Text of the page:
Pharmacological treatment of clinical features anxiety SSRIs such as sertraline, fluoxetine, citalopram, escitalopram or fluvoxamine can be extremely effective in managing the anxiety disorders that occur in most individuals with the full mutation and a subgroup with the pre-mutation. These medications help block the uptake of serotonin from synapses in the locus coeruleus, increasing the individual’s ability to remain calm when confronted by perceived threatening situations. It is axiomatic that medications are used to treat the disorder as defined by DSM-IV, not the behaviour per se. Paradoxical arousal or activation occurs in up to 20% of those prescribed fluoxetine, so this medication should be avoided when there is hyperactivity, hyper-arousal, restlessness or agitation. However, it can be helpful for treatment of those who are extremely shy, socially avoidant, or diagnosed with social anxiety disorder or selective mutism. SNRIs such as venlafaxine or desvenlafaxine are also helpful in ameliorating symptoms of anxiety, as well as concentration and attention. This tends to be a class effect, so a trial of one or two medications from this class is often worthwhile. If behaviour worsens in the absence of an antecedent cause, then another medication should be trialled. Benzodiazepines such as diazepam are generally unhelpful in FXS as they can disinhibit and so worsen the underlying problems. Buspirone is an exception to this, and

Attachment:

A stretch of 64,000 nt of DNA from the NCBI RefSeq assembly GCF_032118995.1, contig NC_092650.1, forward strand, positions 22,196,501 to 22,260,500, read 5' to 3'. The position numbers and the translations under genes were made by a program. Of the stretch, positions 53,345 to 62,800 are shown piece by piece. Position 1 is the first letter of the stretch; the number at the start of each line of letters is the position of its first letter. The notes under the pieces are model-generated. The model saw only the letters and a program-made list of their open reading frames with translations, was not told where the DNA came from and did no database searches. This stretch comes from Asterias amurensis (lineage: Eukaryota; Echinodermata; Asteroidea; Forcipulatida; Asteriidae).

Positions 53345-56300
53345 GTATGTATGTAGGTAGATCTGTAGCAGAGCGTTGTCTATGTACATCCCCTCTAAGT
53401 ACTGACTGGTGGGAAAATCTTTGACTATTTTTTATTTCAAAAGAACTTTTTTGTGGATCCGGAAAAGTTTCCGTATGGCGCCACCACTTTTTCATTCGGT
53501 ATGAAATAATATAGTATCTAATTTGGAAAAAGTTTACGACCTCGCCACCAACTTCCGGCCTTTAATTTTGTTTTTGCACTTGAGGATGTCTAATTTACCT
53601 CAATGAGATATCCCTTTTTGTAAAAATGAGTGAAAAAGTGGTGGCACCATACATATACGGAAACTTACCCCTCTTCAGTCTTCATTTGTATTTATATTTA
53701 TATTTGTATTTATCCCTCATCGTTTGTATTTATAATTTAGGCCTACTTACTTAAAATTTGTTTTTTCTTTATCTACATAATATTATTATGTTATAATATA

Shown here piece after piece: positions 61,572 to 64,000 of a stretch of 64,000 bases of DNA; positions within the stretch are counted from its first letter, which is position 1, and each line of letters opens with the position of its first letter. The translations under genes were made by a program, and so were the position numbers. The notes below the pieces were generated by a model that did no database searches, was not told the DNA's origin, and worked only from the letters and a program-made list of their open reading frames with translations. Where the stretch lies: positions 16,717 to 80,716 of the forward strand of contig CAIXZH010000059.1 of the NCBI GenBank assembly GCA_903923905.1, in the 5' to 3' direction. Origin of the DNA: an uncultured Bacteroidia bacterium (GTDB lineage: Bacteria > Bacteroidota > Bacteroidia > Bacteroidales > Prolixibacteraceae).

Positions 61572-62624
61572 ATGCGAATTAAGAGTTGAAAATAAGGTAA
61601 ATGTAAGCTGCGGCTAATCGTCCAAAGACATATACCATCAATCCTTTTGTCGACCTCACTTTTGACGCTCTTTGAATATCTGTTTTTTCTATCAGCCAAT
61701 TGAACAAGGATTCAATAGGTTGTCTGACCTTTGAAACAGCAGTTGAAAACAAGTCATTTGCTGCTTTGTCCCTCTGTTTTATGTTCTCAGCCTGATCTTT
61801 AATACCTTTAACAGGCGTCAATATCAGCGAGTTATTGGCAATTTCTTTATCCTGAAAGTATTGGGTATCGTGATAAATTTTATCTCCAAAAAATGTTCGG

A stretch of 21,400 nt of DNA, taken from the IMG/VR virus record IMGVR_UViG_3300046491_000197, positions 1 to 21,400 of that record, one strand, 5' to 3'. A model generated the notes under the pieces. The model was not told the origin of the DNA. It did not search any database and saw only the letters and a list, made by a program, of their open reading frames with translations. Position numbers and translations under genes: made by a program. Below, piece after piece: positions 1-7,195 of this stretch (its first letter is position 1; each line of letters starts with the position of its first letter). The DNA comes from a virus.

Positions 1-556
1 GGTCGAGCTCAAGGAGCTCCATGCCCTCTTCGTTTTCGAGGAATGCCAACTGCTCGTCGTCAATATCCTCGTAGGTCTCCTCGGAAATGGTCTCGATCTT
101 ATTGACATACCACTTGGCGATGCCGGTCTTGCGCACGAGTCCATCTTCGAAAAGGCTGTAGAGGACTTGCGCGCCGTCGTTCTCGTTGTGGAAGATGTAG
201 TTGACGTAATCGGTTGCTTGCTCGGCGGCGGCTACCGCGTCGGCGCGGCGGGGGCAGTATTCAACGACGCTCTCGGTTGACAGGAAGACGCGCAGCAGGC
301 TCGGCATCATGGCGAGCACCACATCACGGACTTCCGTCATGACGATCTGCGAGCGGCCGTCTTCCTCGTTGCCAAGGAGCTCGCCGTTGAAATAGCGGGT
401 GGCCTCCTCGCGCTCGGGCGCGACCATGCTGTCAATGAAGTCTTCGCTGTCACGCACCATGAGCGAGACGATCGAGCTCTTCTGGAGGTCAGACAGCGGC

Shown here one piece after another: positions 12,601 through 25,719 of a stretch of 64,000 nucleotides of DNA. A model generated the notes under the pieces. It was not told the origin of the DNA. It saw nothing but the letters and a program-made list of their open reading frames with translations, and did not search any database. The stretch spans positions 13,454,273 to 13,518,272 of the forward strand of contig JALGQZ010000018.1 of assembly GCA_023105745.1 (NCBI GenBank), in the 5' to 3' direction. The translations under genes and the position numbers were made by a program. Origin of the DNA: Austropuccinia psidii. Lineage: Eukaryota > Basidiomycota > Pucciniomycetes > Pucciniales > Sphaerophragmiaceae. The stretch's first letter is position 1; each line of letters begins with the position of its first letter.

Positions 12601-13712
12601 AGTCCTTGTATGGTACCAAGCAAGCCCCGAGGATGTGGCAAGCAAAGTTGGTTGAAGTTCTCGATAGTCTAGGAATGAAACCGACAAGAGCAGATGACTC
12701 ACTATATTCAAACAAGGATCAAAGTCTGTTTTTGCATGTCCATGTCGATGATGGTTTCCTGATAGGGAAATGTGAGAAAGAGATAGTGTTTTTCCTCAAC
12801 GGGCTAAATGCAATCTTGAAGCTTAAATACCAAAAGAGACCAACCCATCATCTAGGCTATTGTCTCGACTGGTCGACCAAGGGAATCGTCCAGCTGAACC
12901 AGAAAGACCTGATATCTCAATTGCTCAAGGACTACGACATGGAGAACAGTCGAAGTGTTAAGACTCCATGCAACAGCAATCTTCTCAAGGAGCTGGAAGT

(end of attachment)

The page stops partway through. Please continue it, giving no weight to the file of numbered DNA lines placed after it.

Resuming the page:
midazolam can be helpful for procedures such as dental visits. Tricyclic antidepressants and the older antipsychotics are contraindicated due to their side-effect profiles, including a range of cardiovascular and neurological effects such as sedation, which worsens pre-existing cognitive problems.